Bill Murray and Classical Music?

I attended a unique concert that paired Bill Murray orating and singing American classics with three musicians performing classical and musical theater hits. I was intrigued and slightly skeptical going in and satisfied and elated going out.

The crew is touring for an album they released called New Worlds. Bill Murray reads and sometimes acts out excerpts of the writing of Ernest Hemingway, Mark Twain, and Billy Collins. In between his orations, Jan Vogler, Mira Wang, and Vanessa Perez perform excerpts of works of Johann Sebastian Bach, Franz Schubert, and Maurice Ravel. I was impressed by the power of Bill’s singing voice. The man has pipes.

Bill was himself…comedic and goofy one minute, deadpan and apathetic the next. The musicians were superb and treated their instruments like living, breathing things. They got the audience involved by inviting us to sing along to such disparate songs as “It Ain’t Necessarily So” from Porgy and Bess and “Loch Lomond,” a traditional Scottish song.

On paper, it’s weird, but in reality, it works. If it comes to your town, go!

 

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Gloria and Dan

I saw two 20th-century icons speak recently: Gloria Steinem and Dan Rather.

Gloria was a keynote speaker at the opening night of the Massachusetts Conference for Women. I hadn’t  attended the conference before, so the opening night was a good overview of the event. The exhibit hall was impressive: areas for career resources, nonprofits, female business owners selling their products, and multiple authors available for book signings. There were other keynote speakers that evening as well, but my friend and I only tuned in for Gloria.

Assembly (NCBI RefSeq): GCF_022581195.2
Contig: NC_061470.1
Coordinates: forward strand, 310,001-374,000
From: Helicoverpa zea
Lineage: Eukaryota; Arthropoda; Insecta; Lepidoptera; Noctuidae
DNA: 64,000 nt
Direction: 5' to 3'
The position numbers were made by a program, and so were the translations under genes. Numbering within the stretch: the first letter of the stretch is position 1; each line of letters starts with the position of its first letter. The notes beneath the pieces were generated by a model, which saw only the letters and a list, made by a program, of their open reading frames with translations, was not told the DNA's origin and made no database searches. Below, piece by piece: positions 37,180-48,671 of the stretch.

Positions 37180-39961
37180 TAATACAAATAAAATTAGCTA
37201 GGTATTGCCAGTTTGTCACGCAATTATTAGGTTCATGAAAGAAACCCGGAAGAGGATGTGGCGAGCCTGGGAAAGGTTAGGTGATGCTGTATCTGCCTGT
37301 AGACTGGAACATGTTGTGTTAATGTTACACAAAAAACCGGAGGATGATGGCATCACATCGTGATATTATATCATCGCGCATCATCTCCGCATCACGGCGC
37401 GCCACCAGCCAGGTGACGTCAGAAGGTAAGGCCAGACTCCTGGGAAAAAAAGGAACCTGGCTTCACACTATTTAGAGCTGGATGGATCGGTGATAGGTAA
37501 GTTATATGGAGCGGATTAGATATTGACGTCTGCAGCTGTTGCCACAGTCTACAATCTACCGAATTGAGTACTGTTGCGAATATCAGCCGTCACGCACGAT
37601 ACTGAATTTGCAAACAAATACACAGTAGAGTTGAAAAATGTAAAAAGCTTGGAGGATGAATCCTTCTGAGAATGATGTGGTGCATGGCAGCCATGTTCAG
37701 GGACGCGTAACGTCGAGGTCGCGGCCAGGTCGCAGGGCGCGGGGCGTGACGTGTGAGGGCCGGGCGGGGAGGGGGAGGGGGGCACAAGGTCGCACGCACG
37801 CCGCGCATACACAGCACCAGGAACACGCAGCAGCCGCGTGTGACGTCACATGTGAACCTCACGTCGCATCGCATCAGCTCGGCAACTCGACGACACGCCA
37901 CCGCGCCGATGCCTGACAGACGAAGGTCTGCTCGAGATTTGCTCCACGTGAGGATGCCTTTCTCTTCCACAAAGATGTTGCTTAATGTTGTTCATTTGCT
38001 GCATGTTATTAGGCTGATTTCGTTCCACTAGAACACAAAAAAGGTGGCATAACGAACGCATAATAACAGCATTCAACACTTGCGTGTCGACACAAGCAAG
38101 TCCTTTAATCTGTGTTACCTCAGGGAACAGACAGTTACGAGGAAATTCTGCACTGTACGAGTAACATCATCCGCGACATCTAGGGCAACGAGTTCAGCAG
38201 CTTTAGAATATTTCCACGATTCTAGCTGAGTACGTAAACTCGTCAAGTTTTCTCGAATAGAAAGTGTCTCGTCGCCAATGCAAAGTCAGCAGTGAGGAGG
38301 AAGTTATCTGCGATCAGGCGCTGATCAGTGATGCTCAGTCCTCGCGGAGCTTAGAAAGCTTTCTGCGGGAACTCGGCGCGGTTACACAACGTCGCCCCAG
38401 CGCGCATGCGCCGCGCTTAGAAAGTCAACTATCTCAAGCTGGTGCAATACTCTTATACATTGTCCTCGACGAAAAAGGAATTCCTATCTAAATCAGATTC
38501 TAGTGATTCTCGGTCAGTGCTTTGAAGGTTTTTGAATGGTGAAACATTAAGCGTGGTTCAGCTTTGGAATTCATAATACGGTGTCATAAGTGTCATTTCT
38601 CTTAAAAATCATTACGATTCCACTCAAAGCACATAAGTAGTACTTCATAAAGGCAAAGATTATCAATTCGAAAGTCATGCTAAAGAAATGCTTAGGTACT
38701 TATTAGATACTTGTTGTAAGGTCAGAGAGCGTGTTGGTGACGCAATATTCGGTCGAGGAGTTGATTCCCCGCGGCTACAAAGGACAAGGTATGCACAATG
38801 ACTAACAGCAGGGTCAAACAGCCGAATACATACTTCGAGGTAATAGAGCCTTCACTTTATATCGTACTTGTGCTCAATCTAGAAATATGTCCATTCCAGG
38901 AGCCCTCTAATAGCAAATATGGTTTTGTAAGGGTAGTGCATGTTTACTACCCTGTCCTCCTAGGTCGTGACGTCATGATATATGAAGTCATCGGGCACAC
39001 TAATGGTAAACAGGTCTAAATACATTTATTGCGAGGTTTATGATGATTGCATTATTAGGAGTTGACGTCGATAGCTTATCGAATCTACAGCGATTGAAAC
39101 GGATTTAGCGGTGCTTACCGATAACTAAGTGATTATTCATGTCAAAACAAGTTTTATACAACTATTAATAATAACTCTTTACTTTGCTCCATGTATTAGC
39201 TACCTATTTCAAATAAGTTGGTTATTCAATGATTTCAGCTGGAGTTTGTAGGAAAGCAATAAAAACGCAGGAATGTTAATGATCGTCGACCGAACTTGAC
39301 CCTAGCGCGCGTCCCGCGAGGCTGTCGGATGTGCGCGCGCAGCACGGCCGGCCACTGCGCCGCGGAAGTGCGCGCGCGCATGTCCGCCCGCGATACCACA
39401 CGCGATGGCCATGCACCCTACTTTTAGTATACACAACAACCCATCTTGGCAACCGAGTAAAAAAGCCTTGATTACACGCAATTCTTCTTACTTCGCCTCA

I wish I could pass on some nuggets of her wisdom, but since my dad’s sudden death, most of my day-to-day thoughts and memories are crowded out by my thoughts and memories of him. I do recall that she was fierce, real, and optimistic.

 

 

 

 

 

 

 

 

Dan is touring with his recently published book with Elliot Kirschner, What Unites Us. Again, I don’t remember a word he said, but he was also fierce, real, and optimistic. I saw him speak on the one-month anniversary of my dad’s passing, and I fell asleep that night wishing that I could tell my dad all about it, since he was a fan of 60 Minutes.

 

 

 

 

 

 

I’m trying to get back in the saddle regarding the birthday list, but I’m taking it slow and will give myself an extra month or two to complete it. Bear with me, dear readers.

 

Learning About Armenia

I walked into the Armenian Museum of America not knowing a thing about Armenia, except that its people suffered a genocide (but I had no idea when). At first glance, it looked like a small museum…but I spent almost two hours there.

There were many beautiful artifacts and artworks:

Armenian Museum artifacts

Armenian Museum artifacts

 

 

 

 

 

 

 

 

 

 

 

 

 

I was thrilled to see a Yousuf Karsh exhibit. Born in Armenia, he was a famous photographer who took stunning portraits.

Mother Teresa

Mother Teresa

Norman Rockwell

Norman Rockwell

 

 

 

 

 

 

 

 

 

The term “genocide” was first coined by a lawyer who was studying the events that led to the extermination of 800,000+ Armenians between 1915 and 1917 by the Ottoman Empire (later known as Turkey). What can I say about this…no words suffice. I’m glad to be informed about this horrific time in world history, but I struggle to comprehend such evil.

The Armenian Museum is well worth a visit if you’re ever in the neighborhood of Watertown, Massachusetts.

Make Trouble

John Waters is one of those artists whom I love without even having seen most of his work. I just know that I love him. Now that I’ve seen him in person, I feel a stronger urge to study his oeuvre beyond my viewing of Hairspray in 1988.